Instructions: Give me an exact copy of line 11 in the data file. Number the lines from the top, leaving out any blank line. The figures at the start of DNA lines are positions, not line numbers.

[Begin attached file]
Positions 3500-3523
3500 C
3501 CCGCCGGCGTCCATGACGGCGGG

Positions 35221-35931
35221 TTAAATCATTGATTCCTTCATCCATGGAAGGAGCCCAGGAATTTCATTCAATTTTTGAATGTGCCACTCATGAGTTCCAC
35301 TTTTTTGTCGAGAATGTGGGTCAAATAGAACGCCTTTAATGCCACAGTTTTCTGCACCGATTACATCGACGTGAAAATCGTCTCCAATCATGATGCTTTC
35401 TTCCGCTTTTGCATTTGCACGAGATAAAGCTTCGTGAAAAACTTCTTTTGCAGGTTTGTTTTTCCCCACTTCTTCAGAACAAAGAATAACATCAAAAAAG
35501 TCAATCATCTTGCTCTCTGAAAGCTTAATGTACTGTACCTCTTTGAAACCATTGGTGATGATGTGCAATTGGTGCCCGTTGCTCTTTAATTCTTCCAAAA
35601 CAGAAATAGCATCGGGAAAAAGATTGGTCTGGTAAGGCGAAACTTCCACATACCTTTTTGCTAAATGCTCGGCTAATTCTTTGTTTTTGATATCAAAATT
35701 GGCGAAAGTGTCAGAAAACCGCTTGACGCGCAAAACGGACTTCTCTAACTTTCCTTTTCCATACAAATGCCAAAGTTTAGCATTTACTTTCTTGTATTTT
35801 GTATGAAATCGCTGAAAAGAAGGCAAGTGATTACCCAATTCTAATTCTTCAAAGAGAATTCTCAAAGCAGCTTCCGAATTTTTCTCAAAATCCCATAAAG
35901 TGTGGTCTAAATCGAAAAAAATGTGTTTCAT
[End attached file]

35801 GTATGAAATCGCTGAAAAGAAGGCAAGTGATTACCCAATTCTAATTCTTCAAAGAGAATTCTCAAAGCAGCTTCCGAATTTTTCTCAAAATCCCATAAAG